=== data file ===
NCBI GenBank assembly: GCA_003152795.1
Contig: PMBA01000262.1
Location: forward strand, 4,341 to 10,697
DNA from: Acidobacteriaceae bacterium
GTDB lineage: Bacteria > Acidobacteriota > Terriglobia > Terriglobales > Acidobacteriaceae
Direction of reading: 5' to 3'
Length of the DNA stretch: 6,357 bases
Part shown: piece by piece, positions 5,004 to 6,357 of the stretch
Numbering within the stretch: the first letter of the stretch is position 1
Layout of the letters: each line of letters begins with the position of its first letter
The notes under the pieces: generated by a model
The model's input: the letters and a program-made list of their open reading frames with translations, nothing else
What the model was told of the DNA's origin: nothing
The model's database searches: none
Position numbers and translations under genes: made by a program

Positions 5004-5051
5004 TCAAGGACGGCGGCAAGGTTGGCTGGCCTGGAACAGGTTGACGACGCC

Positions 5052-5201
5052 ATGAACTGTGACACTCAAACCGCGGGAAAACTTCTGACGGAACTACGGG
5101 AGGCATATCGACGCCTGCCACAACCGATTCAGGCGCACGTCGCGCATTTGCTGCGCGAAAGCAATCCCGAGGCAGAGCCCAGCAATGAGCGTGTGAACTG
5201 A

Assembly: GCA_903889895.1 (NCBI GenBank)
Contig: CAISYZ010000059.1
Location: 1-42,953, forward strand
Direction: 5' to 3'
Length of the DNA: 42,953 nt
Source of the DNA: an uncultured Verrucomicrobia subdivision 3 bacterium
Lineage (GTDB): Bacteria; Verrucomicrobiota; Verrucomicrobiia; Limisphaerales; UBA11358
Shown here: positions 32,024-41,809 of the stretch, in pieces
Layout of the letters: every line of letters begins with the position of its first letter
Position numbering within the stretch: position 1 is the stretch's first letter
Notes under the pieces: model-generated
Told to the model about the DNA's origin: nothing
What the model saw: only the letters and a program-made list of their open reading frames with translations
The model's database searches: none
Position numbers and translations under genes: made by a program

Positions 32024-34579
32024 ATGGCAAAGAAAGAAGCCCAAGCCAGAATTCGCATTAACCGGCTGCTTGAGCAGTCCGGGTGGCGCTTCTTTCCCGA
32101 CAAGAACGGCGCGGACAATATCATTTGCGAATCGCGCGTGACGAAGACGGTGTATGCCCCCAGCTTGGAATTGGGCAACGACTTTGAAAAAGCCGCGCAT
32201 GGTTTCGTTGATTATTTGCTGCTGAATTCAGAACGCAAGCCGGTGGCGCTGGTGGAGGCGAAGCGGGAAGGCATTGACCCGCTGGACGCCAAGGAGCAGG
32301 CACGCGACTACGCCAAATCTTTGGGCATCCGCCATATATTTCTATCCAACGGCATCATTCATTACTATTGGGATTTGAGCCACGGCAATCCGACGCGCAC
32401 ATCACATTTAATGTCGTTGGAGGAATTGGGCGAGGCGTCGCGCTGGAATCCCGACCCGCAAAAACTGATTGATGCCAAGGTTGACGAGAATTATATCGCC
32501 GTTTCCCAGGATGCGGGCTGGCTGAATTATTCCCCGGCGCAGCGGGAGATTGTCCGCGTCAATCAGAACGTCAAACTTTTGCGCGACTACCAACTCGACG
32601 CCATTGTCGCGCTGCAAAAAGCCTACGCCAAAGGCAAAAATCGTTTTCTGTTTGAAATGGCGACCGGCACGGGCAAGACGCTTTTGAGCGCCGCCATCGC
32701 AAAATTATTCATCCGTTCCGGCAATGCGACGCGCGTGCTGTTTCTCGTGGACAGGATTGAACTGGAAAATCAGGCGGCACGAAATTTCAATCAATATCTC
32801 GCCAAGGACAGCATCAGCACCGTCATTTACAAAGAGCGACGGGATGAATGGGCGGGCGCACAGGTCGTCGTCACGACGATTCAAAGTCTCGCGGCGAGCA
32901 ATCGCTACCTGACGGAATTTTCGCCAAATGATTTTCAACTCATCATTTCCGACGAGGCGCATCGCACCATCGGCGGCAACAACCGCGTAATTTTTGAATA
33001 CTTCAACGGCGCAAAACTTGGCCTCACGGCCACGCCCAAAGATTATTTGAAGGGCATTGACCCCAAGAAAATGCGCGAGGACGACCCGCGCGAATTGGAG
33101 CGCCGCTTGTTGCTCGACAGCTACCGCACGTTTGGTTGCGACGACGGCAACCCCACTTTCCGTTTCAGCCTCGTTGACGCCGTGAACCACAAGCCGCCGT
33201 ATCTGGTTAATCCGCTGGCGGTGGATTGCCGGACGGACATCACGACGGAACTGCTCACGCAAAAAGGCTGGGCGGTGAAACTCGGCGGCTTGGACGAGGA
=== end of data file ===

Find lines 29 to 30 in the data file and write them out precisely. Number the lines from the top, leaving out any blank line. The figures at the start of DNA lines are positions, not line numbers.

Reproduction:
Shown here: positions 32,024-41,809 of the stretch, in pieces
Layout of the letters: every line of letters begins with the position of its first letter